TOGAF 9 is the leading global standard for Enterprise Architecture and with over 65,000 certified practitioners, it is the de facto certification for architects and those aspiring to move into architecture roles. So why has TOGAF become so widely adopted around the world?

Since its inception in 1995, TOGAF has been evolved and enhanced by the 300 plus member organisations to create a tried-and-tested approach that is based on global best practice. The framework helps businesses develop, manage and evolve their enterprise architectures; enabling them to be robust, flexible and efficient in order to enable change in organisations. To support this, the body of knowledge provides a set of resources to help guide businesses on this journey. It also benefits from its ability to be tailored to meet individual company needs and it is also easy to integrate TOGAF with other disciplines such as ITIL, COBIT and Prince2.

At EA Learning, we have been teaching TOGAF 9 since it was first released in 2010 and our fully accredited course takes you through the 7 core components of the TOGAF 9 body of knowledge, helping prepare you for the TOGAF 9 certification exams along the way.

Part 1 of the body of knowledge is a high-level introduction to the key concepts that make up TOGAF 9.

Part 2 is the Architecture Development Method, or ADM, and is the focal point of TOGAF 9; providing practitioners with a methodology for developing, managing and updating your Enterprise Architecture. During the course, we go through each phase of the ADM, looking at the objectives, steps, inputs and outputs at each stage of the cycle.

First up is the preliminary phase. We start off by setting the scope and understanding the defined level of capability within the organisation. The primary output of this phase is a Request for Architecture work.

We then move to the Architecture Vision. Here we firm up the deliverables from the Request for Architecture work into a Statement of Architecture work. We also define the current and future vision to show the business value being delivered and we engage with stakeholders to ensure their buy-in is secured.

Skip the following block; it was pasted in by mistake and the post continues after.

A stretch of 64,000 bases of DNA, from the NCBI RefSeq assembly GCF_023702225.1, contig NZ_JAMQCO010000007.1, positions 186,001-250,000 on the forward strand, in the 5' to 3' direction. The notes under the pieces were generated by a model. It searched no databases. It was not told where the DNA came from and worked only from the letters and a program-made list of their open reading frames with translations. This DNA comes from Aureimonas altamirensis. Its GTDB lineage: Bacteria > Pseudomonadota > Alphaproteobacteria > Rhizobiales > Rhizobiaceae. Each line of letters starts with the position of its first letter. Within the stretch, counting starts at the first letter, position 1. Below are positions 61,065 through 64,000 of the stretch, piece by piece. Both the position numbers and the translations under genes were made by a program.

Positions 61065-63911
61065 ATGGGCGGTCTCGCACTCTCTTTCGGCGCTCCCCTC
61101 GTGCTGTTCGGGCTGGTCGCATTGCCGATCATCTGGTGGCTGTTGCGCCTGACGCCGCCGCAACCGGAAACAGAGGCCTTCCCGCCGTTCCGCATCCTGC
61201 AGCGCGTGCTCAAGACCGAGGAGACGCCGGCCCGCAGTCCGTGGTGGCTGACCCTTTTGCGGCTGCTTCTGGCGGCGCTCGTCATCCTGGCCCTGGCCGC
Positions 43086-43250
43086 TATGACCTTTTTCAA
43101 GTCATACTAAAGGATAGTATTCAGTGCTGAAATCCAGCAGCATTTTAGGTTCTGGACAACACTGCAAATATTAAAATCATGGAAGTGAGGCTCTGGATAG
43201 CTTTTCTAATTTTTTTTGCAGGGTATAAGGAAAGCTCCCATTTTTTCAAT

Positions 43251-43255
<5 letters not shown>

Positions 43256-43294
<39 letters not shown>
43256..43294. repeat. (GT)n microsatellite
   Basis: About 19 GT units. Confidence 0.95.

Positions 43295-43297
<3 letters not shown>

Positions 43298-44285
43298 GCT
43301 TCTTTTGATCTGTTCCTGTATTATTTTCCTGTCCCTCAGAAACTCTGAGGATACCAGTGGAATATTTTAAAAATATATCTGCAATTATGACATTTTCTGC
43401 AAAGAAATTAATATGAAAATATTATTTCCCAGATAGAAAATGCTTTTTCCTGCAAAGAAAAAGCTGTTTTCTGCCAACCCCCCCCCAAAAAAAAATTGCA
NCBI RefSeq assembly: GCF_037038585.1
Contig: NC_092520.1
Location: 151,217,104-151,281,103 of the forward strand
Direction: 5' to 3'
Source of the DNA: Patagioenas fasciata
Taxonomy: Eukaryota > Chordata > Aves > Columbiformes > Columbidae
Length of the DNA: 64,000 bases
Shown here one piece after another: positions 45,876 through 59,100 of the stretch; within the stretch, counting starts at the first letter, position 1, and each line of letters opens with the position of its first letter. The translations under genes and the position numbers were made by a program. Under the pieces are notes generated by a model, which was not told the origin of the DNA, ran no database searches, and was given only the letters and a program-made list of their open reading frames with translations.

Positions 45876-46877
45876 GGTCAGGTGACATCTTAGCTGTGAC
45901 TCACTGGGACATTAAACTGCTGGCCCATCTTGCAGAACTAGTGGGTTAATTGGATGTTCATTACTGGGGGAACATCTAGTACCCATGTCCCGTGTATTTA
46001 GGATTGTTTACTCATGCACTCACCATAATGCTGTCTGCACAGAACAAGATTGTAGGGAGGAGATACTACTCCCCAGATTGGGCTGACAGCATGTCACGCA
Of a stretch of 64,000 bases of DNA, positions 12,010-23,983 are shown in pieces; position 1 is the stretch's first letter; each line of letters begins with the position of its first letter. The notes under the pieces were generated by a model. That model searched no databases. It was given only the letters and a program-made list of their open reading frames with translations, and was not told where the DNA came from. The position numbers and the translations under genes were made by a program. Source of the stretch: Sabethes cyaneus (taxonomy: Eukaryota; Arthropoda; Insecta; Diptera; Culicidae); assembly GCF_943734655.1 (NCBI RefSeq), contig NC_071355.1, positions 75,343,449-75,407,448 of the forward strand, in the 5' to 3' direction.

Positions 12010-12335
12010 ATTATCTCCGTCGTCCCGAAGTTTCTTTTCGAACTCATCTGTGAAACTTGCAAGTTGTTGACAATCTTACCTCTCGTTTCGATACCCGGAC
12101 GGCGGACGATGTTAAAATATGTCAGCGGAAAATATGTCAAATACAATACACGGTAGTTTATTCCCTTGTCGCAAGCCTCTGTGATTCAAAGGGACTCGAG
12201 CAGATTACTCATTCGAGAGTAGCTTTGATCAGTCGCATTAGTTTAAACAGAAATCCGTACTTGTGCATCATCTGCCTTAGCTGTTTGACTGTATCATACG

Phases B, C and D are all about defining the baseline and target architectures for TOGAF’s four key domains; business, data, applications and technology. Once we have these defined, we can conduct a gap analysis across each domain.

When we arrive at Phase E this is when we start to look at how our future state will be realised. The primary output is the Roadmap that shows us how we will get to our Target State Architecture.

By the time we get to Phase F, we are finalising the transition to our target state in alignment with the Roadmap we produced in Phase E. During this phase we will be integrating and liaising with other disciplines such as change management.

Phase G is all about governing change. We need to maintain oversight of any solutions in order to effectively manage risk, scope and compliance with our architecture principles.

Phase H is when any changes to the existing architecture are managed and documented. If another cycle or iteration of the ADM is going to occur, this is when we consider how this will be undertaken.

The Requirements Management phase is an ongoing, ever-present phase. We use it to ensure we are constantly managing change in the business effectively, and that any changes to things such as business strategy, the vision of the organisation, etc. are considered and our architecture efforts are updated accordingly if necessary.

The remaining 5 parts of the body of knowledge are there to help architecture teams to effectively deliver EA initiatives and to support the core activities covered in the ADM.

Part 3 is all about guidelines and techniques that can be used when going through a cycle of the ADM.

In part 4 we look at the TOGAF content framework which helps us classify the deliverables, artefacts and building blocks produced in the ADM.

Next up is a look at the taxonomies and tools that TOGAF gives us to classify and store the outputs of architecture activity within an enterprise.

Part 6 provides practitioners with a set of architectural reference models which help provide a foundation upon which specific architectures and solutions can be built.  

Finally in part 7 we look at the Architecture Capability Framework. This helps us understand the processes, skills, roles, and responsibilities that we need to establish and operate an architecture team within a business.

Over the 4 day course we take you through all of these subject areas, ensuring you are fully prepared for the certification exams in order to achieve your TOGAF 9 certified status. We only use experienced architecture practitioners as instructors on our courses so you will be learning off someone with a wealth of insights from the real-world who can help contextualise the theory into practical scenarios that you may come across when you are back in the office.

To find out more about our TOGAF 9 training options and how you can get yourself equipped with this globally recognised certification, click here.

Author
Danny Graham